• Cole, Gary W. "Rash 101: Introduction to Common Skin Rashes." MedicineNet. Feb. 17, 2015. (March 1, 2015) http://www.medicinenet.com/rash/article.htm
  • Davis, Charles Patrick. "Fever in Adults." eMedicineHealth. Feb. 17, 2015. (March 1, 2015 http://www.emedicinehealth.com/fever_in_adults/article_em.htm
  • Dhar, A. Damian. "Folliculitis and Skin Abscesses." Merck Manuals. July 2013. (March 1, 2015) http://www.merckmanuals.com/home/skin_disorders/bacterial_skin_infections/folliculitis_and_skin_abscesses.html
  • Doerr, Steven. "Skin Abscess Overview." eMedicineHealth. May 9, 2014. (March 1, 2015) http://www.emedicinehealth.com/abscess/article_em.htm
  • Edlich, Richard F. et al. "Thermal Burns." Medscape. Sept. 18, 2013. (March 1, 2015 http://emedicine.medscape.com/article/1278244-overview
  • Fields, Lisa. "Children's Health — 5 Serious Symptoms in Children to Never Ignore." WebMD. Nov. 11, 2014. (March 1, 2015) http://www.webmd.com/children/guide/serious-symptoms-in-children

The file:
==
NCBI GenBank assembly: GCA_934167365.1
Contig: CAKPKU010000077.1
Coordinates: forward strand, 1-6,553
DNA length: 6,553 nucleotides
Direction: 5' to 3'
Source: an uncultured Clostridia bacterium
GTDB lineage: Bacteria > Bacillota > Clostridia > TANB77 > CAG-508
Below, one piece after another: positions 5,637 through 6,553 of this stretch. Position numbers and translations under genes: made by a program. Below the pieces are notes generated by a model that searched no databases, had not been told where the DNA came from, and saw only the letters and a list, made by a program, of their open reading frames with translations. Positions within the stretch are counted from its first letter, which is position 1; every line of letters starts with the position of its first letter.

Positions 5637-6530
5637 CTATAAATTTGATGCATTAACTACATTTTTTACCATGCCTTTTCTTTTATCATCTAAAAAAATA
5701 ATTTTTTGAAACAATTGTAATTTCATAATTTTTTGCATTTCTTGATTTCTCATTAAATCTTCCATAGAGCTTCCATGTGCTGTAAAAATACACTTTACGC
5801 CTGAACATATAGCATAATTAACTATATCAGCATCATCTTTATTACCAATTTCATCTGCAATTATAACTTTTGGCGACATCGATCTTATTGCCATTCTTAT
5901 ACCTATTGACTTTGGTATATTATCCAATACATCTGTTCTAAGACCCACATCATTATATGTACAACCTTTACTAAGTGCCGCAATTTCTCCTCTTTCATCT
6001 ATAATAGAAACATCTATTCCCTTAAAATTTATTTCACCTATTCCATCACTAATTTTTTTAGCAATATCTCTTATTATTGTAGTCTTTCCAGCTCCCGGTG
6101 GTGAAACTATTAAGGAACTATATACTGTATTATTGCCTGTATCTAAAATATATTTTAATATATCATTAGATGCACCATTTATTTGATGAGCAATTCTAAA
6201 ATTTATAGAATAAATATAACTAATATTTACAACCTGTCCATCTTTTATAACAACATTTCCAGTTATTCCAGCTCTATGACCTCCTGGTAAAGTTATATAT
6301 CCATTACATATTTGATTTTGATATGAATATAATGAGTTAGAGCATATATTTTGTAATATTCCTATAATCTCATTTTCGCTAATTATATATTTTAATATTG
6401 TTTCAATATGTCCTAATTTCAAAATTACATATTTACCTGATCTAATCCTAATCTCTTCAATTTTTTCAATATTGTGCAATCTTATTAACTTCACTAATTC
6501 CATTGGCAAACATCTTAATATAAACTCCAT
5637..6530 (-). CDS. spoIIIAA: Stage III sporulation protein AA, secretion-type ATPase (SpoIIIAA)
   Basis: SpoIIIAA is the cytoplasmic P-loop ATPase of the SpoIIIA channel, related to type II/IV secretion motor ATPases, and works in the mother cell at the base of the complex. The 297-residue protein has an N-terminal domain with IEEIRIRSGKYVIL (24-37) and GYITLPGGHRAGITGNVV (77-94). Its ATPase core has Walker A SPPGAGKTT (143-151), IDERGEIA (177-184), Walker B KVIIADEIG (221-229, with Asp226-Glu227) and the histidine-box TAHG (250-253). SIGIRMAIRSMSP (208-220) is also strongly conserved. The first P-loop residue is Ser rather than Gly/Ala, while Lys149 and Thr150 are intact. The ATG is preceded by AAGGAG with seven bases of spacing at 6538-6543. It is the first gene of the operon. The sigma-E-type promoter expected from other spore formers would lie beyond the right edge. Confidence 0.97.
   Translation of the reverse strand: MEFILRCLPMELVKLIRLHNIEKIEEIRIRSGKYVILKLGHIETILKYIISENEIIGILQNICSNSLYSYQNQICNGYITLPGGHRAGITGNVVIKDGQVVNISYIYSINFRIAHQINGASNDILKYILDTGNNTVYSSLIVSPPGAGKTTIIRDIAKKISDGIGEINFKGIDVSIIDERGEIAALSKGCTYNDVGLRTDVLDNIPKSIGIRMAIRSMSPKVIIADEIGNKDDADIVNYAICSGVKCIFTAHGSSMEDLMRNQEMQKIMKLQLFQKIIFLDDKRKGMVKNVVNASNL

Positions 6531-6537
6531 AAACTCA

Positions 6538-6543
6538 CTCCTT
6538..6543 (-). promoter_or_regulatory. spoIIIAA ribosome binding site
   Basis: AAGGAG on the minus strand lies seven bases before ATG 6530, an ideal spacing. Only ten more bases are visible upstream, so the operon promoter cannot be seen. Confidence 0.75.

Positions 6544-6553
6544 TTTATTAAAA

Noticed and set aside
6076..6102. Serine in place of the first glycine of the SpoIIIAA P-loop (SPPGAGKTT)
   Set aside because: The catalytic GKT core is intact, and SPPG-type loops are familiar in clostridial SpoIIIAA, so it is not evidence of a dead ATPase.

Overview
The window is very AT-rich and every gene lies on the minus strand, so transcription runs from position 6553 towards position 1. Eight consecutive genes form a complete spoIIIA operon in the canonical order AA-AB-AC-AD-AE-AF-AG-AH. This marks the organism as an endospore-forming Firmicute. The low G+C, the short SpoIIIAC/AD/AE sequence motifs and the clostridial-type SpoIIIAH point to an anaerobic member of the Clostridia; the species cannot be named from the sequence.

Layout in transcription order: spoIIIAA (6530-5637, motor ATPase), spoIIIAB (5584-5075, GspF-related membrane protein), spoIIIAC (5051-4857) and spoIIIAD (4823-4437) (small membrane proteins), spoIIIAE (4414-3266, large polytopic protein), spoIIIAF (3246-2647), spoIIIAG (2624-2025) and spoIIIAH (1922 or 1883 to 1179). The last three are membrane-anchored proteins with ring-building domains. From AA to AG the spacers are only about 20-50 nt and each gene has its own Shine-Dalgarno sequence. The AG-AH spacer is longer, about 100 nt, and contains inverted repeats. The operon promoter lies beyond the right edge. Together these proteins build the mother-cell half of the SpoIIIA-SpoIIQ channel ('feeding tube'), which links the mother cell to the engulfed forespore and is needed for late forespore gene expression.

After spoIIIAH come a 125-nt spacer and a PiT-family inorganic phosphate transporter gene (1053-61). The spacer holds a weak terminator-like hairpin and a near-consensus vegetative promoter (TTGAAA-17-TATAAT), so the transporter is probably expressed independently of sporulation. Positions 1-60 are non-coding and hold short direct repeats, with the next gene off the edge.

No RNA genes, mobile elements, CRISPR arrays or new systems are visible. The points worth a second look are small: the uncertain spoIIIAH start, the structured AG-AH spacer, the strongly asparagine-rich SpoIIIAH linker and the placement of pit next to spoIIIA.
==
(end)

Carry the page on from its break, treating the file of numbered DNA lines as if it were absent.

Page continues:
• Foresight Family Physicians. "Three Reasons Not to Go to the Emergency Room." (March 1, 2015) http://www.ffpdoc.com/three-reasons-not-to-go-to-the-emergency-room/
  • Garth, Alisha Perkins et al. "Animal Bites in Emergency Medicine." Medscape. Jan. 26, 2015. (March 1, 2015) http://emedicine.medscape.com/article/768875-overview
  • Gholipour, Bahar. "Hidden STD Epidemic: 110 Million Infections in the US." LiveScience. Oct. 6, 2014. (March 1, 2015) http://www.livescience.com/48100-sexually-transmitted-infections-50-states-map.html
  • HealthResearchFunding.org (HRF). "Difference Between 3rd and 4th Degree Burns." Oct. 28, 2013. (March 1, 2015) http://healthresearchfunding.org/difference-between-3rd-and-4th-degree-burns/
  • Kaneshiro, Neil K. et al. "Fever." National Institutes of Health — MedlinePlus. Feb. 12, 2015. (March 1, 2015) http://www.nlm.nih.gov/medlineplus/ency/article/003090.htm